LCA study reveals that exposed concrete in the built environment reabsorbs atmospheric carbon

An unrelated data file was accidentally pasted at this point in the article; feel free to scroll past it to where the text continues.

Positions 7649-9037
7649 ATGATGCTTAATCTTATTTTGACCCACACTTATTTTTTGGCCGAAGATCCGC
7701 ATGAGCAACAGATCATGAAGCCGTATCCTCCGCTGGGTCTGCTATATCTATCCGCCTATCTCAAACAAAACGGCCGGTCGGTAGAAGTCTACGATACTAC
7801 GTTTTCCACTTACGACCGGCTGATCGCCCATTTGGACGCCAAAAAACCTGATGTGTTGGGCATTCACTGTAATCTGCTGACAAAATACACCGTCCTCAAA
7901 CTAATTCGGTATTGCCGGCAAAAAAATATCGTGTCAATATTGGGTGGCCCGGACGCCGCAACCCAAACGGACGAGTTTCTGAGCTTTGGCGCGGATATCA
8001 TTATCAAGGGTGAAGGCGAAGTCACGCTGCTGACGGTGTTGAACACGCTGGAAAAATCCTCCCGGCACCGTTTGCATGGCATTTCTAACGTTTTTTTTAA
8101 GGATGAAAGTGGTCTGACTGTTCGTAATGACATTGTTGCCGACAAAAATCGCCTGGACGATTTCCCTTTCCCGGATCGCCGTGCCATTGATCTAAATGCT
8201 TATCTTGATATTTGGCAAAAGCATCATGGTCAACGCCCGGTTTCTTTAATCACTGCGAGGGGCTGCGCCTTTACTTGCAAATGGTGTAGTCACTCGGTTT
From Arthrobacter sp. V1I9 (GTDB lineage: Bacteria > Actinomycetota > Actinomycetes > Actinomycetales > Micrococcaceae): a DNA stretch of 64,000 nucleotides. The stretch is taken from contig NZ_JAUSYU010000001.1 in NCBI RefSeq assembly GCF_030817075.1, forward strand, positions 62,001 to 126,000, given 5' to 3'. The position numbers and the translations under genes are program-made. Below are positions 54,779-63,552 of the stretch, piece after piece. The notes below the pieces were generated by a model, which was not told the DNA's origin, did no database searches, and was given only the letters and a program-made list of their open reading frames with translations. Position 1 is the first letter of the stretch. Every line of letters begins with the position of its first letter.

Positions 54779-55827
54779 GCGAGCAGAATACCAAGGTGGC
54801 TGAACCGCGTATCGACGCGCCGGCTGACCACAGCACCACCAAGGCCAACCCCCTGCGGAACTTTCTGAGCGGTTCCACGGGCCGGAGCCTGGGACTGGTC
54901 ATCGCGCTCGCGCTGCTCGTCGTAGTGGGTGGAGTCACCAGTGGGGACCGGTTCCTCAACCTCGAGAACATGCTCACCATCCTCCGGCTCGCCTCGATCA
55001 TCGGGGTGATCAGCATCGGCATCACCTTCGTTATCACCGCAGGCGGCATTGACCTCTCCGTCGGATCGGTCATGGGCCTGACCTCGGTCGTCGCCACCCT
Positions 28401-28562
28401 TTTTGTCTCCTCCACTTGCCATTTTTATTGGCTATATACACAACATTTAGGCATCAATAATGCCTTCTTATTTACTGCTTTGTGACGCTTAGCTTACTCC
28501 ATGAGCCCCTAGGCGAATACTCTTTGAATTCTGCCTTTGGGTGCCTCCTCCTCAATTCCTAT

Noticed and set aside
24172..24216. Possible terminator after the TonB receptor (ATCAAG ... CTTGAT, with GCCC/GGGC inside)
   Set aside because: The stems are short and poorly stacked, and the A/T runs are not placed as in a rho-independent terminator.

Researchers at CalPortland Company released a paper that highlights exposed concrete's role as a storehouse of atmospheric carbon. The study aimed to understand the effects of greenhouse gases associated with the built environment, focusing on CO2 uptake in concrete within the context of its overall Life Cycle Assessment. They found that concrete buildings, pavements and structures are silently absorbing carbon dioxide from the atmosphere to such a degree that the built environment represents one of the world’s largest storehouses of carbon. This paper, along with other recent findings, shows that carbonation in cement products represents a substantial carbon sink that is not currently considered in emissions calculations. As organizations and companies actively work on measures to reduce greenhouse gas emissions, a better understanding of the level of CO2 uptake by concrete can help develop better strategies to mitigate the impacts of climate change. Click here to download the full paper.